Dinner was an uneventful mixture of mom, dad, and youngest son inhaling a nutritious meal, two finicky noses raising high at said meal, and all three children competing for air time to tell the "best" and "worst" things from their day.
As I said, uneventful. (It's a good thing.)
While Picky Eater #1 swirled her spoon around the sausage and Picky Eater #2 used his fork to only eat the sausage in the bowl, husband stood up to start loading the dishwasher I had emptied earlier in the day.
He stooped his six foot frame to place one salad plate in the bottom, fork in the cutlery basket. I pushed back my chair to help, placed my dishes in the sink, and reached for the wet rag to start wiping down the "grown up" end of the table.
I heard the unforgettable sound of shattering china before my brain realized my eyes had seen husband grab the counter to catch himself. And in that instant of shock, the children froze, spoons and forks mid-complaint.
Daddy was in trouble.
In a Tom and Jerry cartoon, one frame would show the disaster, then the next frame would show a series of blurry streaks as everyone left the building with impossible speed.
In real life, though, there's no possible way to zoom across broken glass or even walk casually away and pretend the catastrophe didn't happen. That's when the self preservation instinct kicks in.
Instant, pin-drop silence. It's the "oh-my-gosh-somebody's-going-to-get-it-and-if-I-don't-pretend-I'm-invisible-I'm-going-to-get-it-too" kind of nothingness wherein a half-hour's roar is muted with a split second click of an invisible button. The ears seem to ring from the void left by sound's sudden absence.
The children may have known the correct thing to do, but they didn't understand the emotional significance of daddy breaking a piece of blue and white Noritake china that mommy had bought at Dillard's years before she was married. They didn't instantly think, "Why now!? When we don't have extra money to replace this plate?" All they knew was that broken = bad.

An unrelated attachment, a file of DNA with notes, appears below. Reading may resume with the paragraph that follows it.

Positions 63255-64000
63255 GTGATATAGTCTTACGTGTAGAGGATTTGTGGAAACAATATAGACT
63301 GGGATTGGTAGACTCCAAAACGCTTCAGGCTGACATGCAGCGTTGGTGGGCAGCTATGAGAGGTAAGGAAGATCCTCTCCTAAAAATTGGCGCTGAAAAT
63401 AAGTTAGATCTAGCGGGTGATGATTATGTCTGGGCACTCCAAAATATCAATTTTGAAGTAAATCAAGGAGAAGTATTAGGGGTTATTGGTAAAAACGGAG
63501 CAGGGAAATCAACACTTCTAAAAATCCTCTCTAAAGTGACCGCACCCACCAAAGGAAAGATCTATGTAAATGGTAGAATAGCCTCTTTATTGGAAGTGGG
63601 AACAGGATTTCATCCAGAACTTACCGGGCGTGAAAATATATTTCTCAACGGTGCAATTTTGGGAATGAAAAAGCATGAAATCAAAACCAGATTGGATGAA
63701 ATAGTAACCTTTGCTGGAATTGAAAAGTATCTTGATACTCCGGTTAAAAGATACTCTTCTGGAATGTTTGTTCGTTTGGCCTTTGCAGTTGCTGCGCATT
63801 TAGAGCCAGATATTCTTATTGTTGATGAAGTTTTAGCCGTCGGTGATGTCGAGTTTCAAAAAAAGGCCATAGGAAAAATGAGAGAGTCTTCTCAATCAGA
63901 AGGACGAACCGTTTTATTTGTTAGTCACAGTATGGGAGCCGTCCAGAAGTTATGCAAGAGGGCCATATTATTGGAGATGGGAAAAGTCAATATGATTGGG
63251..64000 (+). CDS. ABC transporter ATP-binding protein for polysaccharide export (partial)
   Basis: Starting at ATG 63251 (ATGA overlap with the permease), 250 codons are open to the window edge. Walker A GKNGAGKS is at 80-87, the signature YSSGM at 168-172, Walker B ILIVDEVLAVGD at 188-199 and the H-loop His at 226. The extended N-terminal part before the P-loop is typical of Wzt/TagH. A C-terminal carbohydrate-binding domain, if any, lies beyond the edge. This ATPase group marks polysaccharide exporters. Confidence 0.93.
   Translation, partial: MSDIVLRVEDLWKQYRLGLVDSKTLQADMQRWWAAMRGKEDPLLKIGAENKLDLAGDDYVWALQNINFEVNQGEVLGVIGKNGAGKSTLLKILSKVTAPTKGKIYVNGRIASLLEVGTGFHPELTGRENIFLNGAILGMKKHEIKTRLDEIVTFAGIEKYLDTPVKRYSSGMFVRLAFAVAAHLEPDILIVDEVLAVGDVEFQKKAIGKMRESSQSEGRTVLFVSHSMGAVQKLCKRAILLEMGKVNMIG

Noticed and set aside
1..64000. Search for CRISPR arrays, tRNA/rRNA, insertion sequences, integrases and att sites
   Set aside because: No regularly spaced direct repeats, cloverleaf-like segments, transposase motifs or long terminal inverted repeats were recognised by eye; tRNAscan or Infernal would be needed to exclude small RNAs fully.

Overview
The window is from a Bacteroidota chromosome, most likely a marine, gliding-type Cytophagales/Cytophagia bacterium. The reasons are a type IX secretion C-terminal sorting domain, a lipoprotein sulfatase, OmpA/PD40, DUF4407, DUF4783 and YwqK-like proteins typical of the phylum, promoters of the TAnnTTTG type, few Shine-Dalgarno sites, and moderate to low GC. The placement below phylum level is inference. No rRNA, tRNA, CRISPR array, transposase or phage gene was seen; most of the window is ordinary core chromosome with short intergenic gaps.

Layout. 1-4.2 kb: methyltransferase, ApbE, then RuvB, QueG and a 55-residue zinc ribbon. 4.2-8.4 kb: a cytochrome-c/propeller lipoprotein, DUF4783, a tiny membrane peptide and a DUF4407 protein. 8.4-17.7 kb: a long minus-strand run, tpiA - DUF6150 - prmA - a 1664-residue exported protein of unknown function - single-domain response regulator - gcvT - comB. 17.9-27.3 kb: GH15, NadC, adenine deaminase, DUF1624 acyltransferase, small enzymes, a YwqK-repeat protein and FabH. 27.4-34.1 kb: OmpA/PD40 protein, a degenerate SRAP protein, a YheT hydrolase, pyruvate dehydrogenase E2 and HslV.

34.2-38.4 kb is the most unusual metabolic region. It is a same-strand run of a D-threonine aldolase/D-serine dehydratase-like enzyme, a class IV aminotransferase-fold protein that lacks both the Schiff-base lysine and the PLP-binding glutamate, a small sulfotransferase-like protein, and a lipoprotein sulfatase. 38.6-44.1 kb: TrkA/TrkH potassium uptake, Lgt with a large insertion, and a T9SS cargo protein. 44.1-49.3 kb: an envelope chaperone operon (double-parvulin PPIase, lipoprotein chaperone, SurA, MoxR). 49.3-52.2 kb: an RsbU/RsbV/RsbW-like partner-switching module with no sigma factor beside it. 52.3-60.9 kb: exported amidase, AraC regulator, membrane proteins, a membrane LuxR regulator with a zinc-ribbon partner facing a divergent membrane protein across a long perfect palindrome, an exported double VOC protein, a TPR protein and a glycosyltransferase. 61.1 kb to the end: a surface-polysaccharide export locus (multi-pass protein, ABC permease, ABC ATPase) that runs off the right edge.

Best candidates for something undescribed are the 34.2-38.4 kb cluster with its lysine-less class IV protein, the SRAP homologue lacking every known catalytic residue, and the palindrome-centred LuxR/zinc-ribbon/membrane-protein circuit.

As the room remained paused in shock, I realized what husband had done. Without thinking of the potential cause-and-effect consequences, he had chosen to stretch his long legs over the open dishwasher to get to the sink rather than close the dishwasher, walk to the sink, then open it again.
And in that light bulb moment, I did what everyone was waiting for. I didn't yell, scream, or pitch a fit, but as my blood pressure rose, I broke the eerie silence with the tone my
kids refer to as the "mean mommy voice," the deep, serious tones that spell t-r-o-u-b-l-e in a soprano.
"What were you thinking!?! Just because you can step over a dishwasher doesn't mean you should!!"
I angrily picked up the broken glass and slammed the jagged shards in the open garbage can. Husband brought in the vacuum cleaner. The children watched in silence.
When the crime's evidence was gone, Wyatt asked for paper, left the room. Knowing how Wyatt loves to write letters asking for forgiveness when he does something wrong, I thought that request a bit strange, but I kept cleaning the stove while husband went back to cleaning alongside me.
Minutes later, he returned, reached out his hand to give husband a piece of paper, then hesitated, glanced at me, as if confused since I was there. The little hand withdrew, extended my way.
"Here, mommy. This is from daddy."
Before me was an apology note, obviously written in my oldest son's hand but signed "Hubby," the affectionate name husband uses with me and that Wyatt had only just learned two weeks before from my Valentines Day card.
I laughed out loud, told Wyatt he couldn't apologize for his father, explained that daddy had already said he was sorry, mommy had already forgiven him, and that was that.
"We forgive and forget, you remember. It's what Jesus expects us to do. It's what families do."
That was two weeks ago. The incident hasn't come up since, but I know it will just because I know my children. They like to bring up the things we adults would like to forget.
"Remember that fight you and daddy had when....." Wyatt will say.
Then, I'll replay the same speech I give at such occasions: "Yes, I remember. It wasn't a fight. A fight involves hitting. It was an argument. And it's ok for mommies and daddies to argue. You and your sister argue. You and Emerson don't agree on everything, do you? Families disagree. They argue. BUT they always say they're sorry. They always forgive each other."
Being a parent means living in a glass house. Children watch every cross gesture, hear every work spoken in frustration, sadness, or anger.
I know they'll remember the inevitable harsh words spoken in anger. My only hope is that they will also remember what they always see and hear next--the apologies, the forgiveness, and the commitment to continue loving each other as husband and wife.